Update: The county’s economic development department announced on Aug. 2 that the building will be developed by partners Erlene Thomas and Jack Beutlich, and leased by Margaret Sheehan-Jones of Parkside Realty.
Flagler County government has been trying to construct a “spec” building for a decade–the sort of commercial building built entirely on speculation that once built, would attract new industrial businesses to the area, presumably creating new jobs.
Monday morning, the County Commission approved a $90,000 subsidy over 10 years for a local company to build a 20,000-square-foot facility on at least 2 acres along U.S. 1 that would be fit for a manufacturing and distribution plant. Commissioners are commending the economic development department’s long-term effort to get a viable, light-industrial building built and position the county to better attract prospective employers.
But in a departure from generally transparent practices unfder the current economic development administration, the county administration is keeping the name of the company and the location of the future building secret, possibly in violation of the open-record law: The law protects, for a set period of time, the confidentiality of companies getting incentives in economic development plans. But the provision applies specifically to a “private corporation, partnership, or person is still actively considering locating, relocating, or expanding its business activities in this state,” in the wording of the law provided by County Attorney Al Hadeed.
The company planning to construct the building is none of those things. It will merely be a landlord hoping to fill its building with new prospects, though it alone will decide what tenants to bring in, not the county. “They control who goes in, they control the rent, they control the length of the lease, they control all of that,” Helga van Eckert, the county’s Economic Development Director, said.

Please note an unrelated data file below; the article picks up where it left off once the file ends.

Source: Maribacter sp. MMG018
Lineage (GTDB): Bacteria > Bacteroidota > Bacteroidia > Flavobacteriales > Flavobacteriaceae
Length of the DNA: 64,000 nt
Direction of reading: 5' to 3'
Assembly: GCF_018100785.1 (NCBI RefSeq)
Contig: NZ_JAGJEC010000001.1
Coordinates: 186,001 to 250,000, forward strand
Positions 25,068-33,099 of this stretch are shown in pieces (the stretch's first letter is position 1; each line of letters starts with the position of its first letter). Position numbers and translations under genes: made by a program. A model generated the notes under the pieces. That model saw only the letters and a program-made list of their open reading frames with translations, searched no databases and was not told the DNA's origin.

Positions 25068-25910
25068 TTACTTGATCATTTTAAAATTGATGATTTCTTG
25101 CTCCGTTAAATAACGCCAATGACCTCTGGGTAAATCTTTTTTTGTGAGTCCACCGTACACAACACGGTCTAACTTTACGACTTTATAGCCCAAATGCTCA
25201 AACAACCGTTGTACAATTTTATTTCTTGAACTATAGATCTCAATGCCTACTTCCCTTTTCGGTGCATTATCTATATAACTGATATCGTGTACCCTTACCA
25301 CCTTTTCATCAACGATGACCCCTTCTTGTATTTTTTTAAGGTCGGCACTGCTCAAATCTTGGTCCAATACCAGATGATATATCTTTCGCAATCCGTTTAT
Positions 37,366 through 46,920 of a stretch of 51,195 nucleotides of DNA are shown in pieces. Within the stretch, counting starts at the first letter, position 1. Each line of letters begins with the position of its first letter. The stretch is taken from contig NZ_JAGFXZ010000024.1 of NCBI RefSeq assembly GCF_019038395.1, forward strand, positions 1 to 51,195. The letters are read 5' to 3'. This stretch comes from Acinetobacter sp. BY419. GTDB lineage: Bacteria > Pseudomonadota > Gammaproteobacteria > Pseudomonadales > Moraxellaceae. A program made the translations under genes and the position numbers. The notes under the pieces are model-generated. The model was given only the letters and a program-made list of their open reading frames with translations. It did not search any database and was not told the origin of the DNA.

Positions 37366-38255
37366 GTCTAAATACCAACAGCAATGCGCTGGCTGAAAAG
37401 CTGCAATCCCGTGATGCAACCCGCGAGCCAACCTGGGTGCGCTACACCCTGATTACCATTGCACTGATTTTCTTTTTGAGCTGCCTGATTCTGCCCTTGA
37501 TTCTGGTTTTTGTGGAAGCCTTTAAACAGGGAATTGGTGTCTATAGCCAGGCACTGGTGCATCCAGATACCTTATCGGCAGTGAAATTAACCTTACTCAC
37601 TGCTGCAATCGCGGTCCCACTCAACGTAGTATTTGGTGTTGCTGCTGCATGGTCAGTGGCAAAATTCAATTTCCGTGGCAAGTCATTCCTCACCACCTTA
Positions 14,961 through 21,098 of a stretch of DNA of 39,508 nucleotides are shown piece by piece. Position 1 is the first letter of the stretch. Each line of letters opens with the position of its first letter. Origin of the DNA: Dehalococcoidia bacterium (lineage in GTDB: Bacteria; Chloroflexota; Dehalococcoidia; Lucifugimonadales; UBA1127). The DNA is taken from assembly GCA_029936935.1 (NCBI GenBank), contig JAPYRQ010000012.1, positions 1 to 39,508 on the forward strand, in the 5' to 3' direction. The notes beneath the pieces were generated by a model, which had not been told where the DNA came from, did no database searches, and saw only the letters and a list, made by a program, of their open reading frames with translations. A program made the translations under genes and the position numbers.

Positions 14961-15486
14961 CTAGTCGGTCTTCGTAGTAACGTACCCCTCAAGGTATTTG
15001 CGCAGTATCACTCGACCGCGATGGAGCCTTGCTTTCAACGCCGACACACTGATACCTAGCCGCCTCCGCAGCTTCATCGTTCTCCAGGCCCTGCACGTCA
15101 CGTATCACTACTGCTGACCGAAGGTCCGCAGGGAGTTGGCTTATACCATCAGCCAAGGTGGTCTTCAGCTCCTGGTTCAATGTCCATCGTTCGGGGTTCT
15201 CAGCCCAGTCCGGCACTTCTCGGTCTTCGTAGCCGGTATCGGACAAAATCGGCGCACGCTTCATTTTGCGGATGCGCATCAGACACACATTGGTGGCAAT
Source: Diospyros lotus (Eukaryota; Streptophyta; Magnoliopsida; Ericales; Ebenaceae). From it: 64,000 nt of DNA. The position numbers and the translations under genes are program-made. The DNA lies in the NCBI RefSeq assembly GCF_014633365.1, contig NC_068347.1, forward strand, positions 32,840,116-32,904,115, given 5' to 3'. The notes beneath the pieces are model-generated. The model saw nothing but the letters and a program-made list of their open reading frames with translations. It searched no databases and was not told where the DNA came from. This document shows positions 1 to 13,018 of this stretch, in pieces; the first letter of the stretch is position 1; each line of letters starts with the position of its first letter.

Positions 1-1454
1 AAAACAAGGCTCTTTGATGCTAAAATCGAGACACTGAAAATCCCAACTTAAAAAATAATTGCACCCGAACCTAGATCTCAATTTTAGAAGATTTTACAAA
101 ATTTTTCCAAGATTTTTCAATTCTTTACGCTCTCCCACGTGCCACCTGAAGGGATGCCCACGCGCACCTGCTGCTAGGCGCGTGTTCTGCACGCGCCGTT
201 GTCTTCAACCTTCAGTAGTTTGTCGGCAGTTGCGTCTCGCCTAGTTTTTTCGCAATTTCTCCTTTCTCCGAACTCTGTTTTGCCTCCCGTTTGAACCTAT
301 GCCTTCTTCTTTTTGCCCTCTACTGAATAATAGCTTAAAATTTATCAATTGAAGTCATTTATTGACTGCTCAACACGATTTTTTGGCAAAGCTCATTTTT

The county is only subsidizing the landlord. The reason the county is withholding the name: “They haven’t closed on the land yet and they want the deal to go through before the name is made public. It’s for no other reason than that,” van Eckert said when pressed for an explanation for the secrecy. The explanation, however, unwittingly if explicitly underscores the fact that the secrecy is not related to the county’s economic development package, but exclusively to the land-buyer’s negotiating position, essentially placing the county in a position to protect the land-buyer’s hand, against the seller, who is also, of course in Flagler County. The county, in other words, is taking sides in a real estate transaction unrelated to the economic development incentives.
Van Eckert told Hadeed that “that she has an unexpired written request from the prospect entered into before the incentive agreement was concluded. The request invokes the confidentiality provisions of the statute,” Hadeed wrote.
Government’s economic development ventures have often clashed with the state’s transparency laws, most recently as the Legislature zeroed out funding for Enterprise Florida, the state’s private-public economic development agency, in large part because lawmakers found the agency’s transparency wanting.
Flagler County government’s economic development department has generally been transparent, applying the law’s confidentiality clause within reason, but always revealing the names of entities in line for taxpayer subsidies once those deals are approved by the County Commission. In this case, the subsidy will be granted the company whether new companies or jobs are created or not, as long as the company constructing the building is done with construction by 2018, and as long as it pays its property taxes in future years. There is no performance linkage between the $90,000 subsidy and new companies brought in or or jobs created.